Witch-hunts are great levelers. When a lowly gas station attendant can lord it over his betters, when his "concerns" can command the resources of the state and cause it to embark on a three-day nationwide search, you know we are living in revolutionary times. Although the article states that FBI officials "declined to say whether the van's drivers had been questioned," those Arabs who so rudely disdained an offer to wash their windows certainly paid the price for their arrogance. More will pay, and the price will be higher. But anything is justified in the "war on terrorism," right?


The hijacking of an Indian airliner by Kashmiri rebels is the crowning irony of this orchestrated hysteria – for here is an incident that cannot be blamed on the nefarious Osama bin Laden, America's all-purpose bogeyman of the moment. Indeed, a far more likely connection is with the US-backed regime in Islamabad, which has financed, organized, and armed the Islamic rebels in the disputed Kashmir region since the division of the subcontinent into separate states. The recent military coup did almost nothing to cool relations with Washington, but one can only guess at the response of the US State Department to Pakistani allegations that the hijacking was "staged" by India – and Indian allegations that the whole thing was a Pakistani plot.


Pakistan's foreign minister has declared that, having failed to isolate Pakistan in the wake of the recent coup, "perhaps the government of India manufactured another incident in pursuit of their aim of maligning Pakistan internationally." Close observers of the ongoing low-level guerrilla warfare between India and Pakistani proxies will not be surprised by this somewhat alarming accusation. Islamabad made similar accusations in 1995-96, contending that India had organized bombings in the Punjab province in which 18 people were reported killed. In July, 1996, the Pakistanis arrested one of their own countrymen, who confessed to being part of an Indian plot: others were sentenced to death and life imprisonment for involvement in similar plots.


As we enter into the shadowy subworld of Islamic fundamentalist terrorist groups, the line between governments and private groups, between our enemies and our creations, becomes increasingly blurred. That we are now paying the price of our past cold war interventions in Afghanistan against the Soviets is beyond debate: Osama bin Laden is entirely an American invention. His cause was aided and abetted by the Reaganite cold warriors of the eighties: remember how they insisted on supplying the Afghan "freedom fighters" with Stinger missiles? The next time you hear our wonderful President warn against the alleged terrorist threat, remember that these terrorists were trained by US personnel and armed by the US taxpayers.


The pathetic case of Brahim Mahdi is typical of the work of our Keystone Kops in action. US officials seized a couple at the Vermont border, and traced their car to Mahdi, who was identified as a top leader of the "Islamic League," an alleged terrorist organization. When a gaggle of reporters showed up at his door, in Montreal, demanding to know if he was a member of a terrorist organization intend on leveling massive amounts of destruction, he was somewhat taken aback: "No, Mahdi replied with a look of disbelief, he never heard of the group and didn't belong to any terrorist network. He was just an Algerian immigrant in Canada, battling depression that made him drop out of college in June. 'I don't know anything. I'm a good citizen here." The bewildered Mr. Mahdi, blinking into the cameras, proclaimed his innocence: "I don't do anything bad. I live like anyone else. I want to finish my studies and find work." This poor dope, roped into the "anti-terrorist" dragnet and used to rationalize the official alarmism, wondered if perhaps he ought to get a lawyer. This is a terrorist mastermind? Poor Mahdi is lucky if he stays out of jail – and all for the "crime" of having given someone the use of a car and a cell phone.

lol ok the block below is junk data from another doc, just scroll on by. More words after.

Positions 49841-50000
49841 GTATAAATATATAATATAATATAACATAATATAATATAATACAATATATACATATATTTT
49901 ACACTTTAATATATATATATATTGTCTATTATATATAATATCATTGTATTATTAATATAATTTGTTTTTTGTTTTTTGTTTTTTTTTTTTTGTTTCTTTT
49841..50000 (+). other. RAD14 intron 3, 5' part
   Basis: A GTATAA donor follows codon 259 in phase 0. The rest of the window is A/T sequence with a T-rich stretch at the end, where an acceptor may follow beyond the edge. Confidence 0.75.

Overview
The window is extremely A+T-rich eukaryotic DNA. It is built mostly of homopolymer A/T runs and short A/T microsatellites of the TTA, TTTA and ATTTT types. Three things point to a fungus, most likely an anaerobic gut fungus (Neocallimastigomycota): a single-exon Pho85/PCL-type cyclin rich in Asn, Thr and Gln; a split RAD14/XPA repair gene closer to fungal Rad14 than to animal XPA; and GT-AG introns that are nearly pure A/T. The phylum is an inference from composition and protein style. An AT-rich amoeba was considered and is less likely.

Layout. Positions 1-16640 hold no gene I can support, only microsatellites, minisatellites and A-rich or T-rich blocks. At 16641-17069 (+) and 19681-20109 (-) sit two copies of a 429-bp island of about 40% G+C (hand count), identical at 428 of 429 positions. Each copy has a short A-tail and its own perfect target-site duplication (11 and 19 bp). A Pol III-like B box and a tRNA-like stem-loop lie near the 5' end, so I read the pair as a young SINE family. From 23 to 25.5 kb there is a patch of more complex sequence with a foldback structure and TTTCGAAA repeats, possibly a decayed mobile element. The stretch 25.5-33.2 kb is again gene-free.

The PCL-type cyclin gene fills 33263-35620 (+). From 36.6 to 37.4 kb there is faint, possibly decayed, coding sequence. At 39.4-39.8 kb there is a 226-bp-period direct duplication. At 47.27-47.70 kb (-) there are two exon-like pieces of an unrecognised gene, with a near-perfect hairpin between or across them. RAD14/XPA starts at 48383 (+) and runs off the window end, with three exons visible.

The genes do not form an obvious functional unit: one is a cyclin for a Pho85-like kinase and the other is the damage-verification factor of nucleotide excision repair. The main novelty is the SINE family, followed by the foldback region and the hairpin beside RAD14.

As I related in my last column, last Tuesday some poor slob was pulled off a flight out of the Bahamas airport because he had the temerity to come on board with wires, magnets, batteries, and circuit boards in his luggage. He was finally released on Thursday, Dec. 23: no charges were filed, and his name was not released – and I for one hope he sues the airlines and the federal government for millions. Let him sue on behalf of all of us, who have to live under the constraints of an increasingly militarized society, in which hidden enemies are supposedly hiding in garbage cans and depositing bombs in mailboxes. In the relentless search for the ever-elusive "terrorists," how long before Janet Reno unleashes the FBI on every falafel joint in America?


I am far less frightened of alleged foreign terrorists who may commit an atrocity on US soil than I am terrified of the FBI/ATF ninja-commandos who have committed acts of terrorism, such as the firebombing of Waco.


If we take the fears of the whole world into consideration, as far as sheer numbers are concerned, far more people are frightened of the terrorist threat emanating from Washington than they are from the hidden valleys of Afghanistan. We are currently starving 3,000 children to death per week in Iraq, an act of terrorism on a scale so vast that it has become invisible – to the Western media, that is. The Serbs, the Iranians, the Iraqis, the Afghans, the Russians, the Belarussians, the North Koreans and any number of South and Central American republics – they all live in abject fear of us, and lash out when they can. That is the meaning and the root cause of terrorism. Intervention by the West in affairs best left to the locals leads, invariably, to a reaction, often violent, and inflicted on innocent civilians. As we intervene in the civilizational conflicts of the Middle East, the Balkans, and Central Asia, we are finding that religious and ethnic factions from other cultures do not necessarily play by the Rules of the Marquis of Queensbury. If this is the price we must pay for the dubious privilege of being the world's policeman, then one wonders how long the American people will want to play the game of Empire.